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Python List

Python List

May 20th, 2019 python

Concepts for Python List

Python contains six (6) built-in sequences types, where List are said to be the common one. Python Lists are similar to arrays that are stated in various other languages. It is always not necessary to have standardized lists and this stands out to be an utmost influential tool available in Python. A Python list may contain different Datatypes such as strings, objects, and integers. Python Lists are helpful to implement queues and stacks. Once the Python lists are created, they can be altered as the lists are mutable.

  • Python List is one kind of container in Data Structures and these lists are utilized to stock up numerous data.
  • Python Lists are written as a list of value using comma-separated between square brackets.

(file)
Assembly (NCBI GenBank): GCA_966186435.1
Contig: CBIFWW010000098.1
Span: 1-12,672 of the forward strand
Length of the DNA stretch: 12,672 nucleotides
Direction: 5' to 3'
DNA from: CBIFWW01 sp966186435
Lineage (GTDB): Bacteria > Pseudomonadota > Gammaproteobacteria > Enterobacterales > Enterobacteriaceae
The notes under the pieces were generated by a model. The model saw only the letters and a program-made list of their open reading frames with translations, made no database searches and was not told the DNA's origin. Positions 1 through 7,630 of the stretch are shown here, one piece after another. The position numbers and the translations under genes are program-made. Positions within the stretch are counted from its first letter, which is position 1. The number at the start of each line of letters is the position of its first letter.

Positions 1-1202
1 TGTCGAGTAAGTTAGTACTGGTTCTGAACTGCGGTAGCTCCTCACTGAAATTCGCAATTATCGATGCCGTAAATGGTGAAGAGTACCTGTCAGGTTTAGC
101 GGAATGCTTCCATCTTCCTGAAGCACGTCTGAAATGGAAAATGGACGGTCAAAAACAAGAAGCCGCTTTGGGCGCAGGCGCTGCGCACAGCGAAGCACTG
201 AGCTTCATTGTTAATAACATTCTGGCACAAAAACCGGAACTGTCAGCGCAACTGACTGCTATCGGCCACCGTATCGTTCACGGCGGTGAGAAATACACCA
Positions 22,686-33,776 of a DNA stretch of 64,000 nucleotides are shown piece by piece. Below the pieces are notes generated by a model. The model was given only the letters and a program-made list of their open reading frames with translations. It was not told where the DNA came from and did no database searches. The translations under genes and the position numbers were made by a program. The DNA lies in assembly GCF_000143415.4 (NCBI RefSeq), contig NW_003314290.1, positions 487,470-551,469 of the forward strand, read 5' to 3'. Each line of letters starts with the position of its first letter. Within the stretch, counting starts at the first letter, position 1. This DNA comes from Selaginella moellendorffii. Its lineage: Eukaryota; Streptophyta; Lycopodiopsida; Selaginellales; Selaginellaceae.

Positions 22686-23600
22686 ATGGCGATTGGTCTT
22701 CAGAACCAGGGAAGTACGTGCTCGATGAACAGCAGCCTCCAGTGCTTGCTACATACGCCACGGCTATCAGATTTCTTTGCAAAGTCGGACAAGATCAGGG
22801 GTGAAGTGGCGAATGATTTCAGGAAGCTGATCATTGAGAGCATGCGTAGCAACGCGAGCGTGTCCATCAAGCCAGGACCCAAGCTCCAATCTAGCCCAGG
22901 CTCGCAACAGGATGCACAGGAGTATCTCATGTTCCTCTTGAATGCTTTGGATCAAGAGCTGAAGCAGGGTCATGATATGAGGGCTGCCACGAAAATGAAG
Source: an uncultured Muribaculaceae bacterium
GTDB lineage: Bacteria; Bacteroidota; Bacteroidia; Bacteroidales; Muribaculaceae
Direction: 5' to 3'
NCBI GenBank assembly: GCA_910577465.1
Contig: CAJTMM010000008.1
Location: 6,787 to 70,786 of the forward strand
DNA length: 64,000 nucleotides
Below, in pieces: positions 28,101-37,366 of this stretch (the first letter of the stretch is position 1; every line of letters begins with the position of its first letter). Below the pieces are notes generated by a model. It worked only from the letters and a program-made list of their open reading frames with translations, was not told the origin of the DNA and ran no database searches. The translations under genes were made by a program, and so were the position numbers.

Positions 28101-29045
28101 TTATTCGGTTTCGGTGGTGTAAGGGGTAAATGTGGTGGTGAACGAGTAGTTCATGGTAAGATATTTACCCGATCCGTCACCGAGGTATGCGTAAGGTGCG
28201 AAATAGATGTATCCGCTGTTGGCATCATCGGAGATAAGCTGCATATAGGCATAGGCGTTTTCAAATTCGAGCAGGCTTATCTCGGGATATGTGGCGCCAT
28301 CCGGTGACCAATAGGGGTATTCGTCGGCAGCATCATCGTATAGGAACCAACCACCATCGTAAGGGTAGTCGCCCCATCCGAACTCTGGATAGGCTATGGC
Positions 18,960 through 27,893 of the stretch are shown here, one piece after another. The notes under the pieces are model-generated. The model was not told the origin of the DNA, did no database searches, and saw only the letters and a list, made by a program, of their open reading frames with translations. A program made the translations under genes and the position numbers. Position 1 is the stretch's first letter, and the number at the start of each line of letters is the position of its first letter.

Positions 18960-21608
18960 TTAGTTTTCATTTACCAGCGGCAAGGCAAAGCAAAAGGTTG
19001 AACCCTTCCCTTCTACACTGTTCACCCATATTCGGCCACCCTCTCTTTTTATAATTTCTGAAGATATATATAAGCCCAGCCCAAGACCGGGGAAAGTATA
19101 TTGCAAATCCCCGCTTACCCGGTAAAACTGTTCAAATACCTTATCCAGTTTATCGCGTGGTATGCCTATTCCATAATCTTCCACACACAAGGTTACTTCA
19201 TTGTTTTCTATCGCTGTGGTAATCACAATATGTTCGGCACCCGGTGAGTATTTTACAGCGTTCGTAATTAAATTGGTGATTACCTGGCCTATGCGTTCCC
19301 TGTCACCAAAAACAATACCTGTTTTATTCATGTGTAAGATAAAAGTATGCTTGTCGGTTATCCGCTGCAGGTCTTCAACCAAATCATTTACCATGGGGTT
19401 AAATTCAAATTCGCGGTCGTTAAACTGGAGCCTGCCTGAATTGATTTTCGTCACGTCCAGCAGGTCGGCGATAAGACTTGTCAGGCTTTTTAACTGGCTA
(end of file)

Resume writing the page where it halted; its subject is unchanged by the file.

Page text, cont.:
• Python Lists are always ordered and have a certain count. The list elements are indexed as per a certain classification and the list indexing is started with ‘0’.
  • Python permits to have negative indexing as well for its sequences. Index -1 indicates the last item, -2 indicates the second last item and it continues.
  • Each element of the Python List has a fixed place in the existing list and has its own discrete place and reliability.
  • Python List is a super helpful tool for protecting a data sequence and moreover iterating over the same.
  • Python list is similar to the arrays C & C++ Programming language
  • The Python list is a data structure it’s a combination of homogeneous or heterogeneous data types.
  •  Python list Data element stored the sequence manner.

Python Lists | Python Tutorial For Beginners